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Saudi courts prepare framework for corruption detainees

Saudi courts prepare framework for corruption detainees

Around 90 businessmen, royals and former government officials are still being held

Saudi Arabia’s Supreme Judicial Council has reportedly established two criminal circuits at courts in Riyadh and Jeddah to look into the cases of corruption suspects who refuse to settle.

The news comes following the release of a number of high profile figures snared by the November corruption crackdown including billionaire Prince Alwaleed bin Talal and the owner of regional television network MBC, Waleed al-Ibrahim.

Read: Saudi winds down corruption purge but scars linger

Saudi Gazette cited sources as confirming the plans for the circuits, which will consist of three judges each to consider the charges against the suspects.

Last week, the kingdom’s attorney general Sheikh Saud Al Mojeb said charges have been dropped against 90 suspects detained in the probe and 95 were still being held at the Ritz Carlton hotel in Riyadh.

Of these, five that were said to be considering settlements are understood to have been released, meaning 90 are still being held.

Read: Saudi to recover more than $100bn in corruption settlements

The kingdom’s Public Prosecution will soon start investigating a number of people held at the Ritz Carlton as it prepares to open to the public next month, according to the sources.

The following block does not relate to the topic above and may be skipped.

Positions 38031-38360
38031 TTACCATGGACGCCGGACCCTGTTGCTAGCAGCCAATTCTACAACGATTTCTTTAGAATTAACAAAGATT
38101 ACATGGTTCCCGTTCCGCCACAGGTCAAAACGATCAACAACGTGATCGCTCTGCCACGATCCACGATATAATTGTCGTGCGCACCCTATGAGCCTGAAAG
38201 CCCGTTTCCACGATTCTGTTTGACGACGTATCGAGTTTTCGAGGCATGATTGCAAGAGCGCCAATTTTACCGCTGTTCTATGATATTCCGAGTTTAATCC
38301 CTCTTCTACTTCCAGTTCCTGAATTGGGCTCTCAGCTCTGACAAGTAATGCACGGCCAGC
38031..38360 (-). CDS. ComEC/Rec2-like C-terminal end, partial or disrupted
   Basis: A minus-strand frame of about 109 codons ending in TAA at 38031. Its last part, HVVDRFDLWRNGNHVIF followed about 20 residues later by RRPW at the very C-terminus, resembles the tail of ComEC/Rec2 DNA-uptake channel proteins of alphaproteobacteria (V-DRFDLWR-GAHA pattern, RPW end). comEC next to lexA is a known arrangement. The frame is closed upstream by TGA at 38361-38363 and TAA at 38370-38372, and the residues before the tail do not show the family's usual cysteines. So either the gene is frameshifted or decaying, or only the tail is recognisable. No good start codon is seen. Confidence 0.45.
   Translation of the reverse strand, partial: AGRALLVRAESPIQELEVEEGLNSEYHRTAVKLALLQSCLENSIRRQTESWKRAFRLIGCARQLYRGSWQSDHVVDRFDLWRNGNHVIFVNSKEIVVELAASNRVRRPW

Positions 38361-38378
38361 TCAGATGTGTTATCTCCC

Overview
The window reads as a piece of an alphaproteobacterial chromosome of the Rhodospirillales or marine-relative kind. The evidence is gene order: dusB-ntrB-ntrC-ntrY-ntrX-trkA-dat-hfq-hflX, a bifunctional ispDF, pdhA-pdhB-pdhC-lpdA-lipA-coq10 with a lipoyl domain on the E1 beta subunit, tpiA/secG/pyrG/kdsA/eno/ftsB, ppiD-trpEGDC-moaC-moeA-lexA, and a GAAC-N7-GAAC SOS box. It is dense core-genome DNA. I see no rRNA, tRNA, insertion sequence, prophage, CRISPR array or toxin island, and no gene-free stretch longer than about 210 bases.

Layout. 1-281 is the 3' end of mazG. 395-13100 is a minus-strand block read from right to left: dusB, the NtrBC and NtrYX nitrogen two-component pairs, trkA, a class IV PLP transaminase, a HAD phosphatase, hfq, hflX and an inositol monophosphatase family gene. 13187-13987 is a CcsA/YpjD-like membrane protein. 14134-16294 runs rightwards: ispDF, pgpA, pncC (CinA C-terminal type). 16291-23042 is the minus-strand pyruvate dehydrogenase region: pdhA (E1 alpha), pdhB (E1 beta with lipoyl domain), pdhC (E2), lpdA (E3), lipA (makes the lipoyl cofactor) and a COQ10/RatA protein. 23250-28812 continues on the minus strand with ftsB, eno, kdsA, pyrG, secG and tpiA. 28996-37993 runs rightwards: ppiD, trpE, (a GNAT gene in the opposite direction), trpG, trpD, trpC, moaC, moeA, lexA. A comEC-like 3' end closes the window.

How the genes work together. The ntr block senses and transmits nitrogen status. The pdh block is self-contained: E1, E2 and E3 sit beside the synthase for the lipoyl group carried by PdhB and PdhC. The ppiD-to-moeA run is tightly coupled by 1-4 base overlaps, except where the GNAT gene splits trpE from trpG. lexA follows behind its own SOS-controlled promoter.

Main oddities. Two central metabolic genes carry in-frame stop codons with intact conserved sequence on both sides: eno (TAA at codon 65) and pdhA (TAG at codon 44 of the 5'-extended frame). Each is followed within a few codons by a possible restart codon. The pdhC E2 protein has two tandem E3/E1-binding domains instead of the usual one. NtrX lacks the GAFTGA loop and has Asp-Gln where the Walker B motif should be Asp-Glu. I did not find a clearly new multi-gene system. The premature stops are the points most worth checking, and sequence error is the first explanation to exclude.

Although the publication indicated the opening has now been pushed back to February 25, rather than the February 14 date reported earlier this month.

Read: Saudi hotel to reopen after being used as prison

Investigators have the power to release or detain suspects but they cannot be held for more than six months.

If they refuse to settle during this period they will be sent to court under a list of charges prepared by the attorney general.

A final decision on whether to press charges or release the individual will be made by the Public Prosecution.

The sources told Saudi Gazette that the public prosecutor has the right to subpoena new suspects or witnesses and any court cases would follow normal procedures.

Those that refuse to settle are expected to face 14 charges relating to bribery, forgery, money laundering, power misuse, dissipating public funds and amassing wealth at the expense of the government.

Lawyer and legal consultant Saad Al-Bahouth said those found guilty face a prison sentence of at least 10 years, a fine of SAR1m ($266,650) and the confiscation of money illegally gained through corruption.

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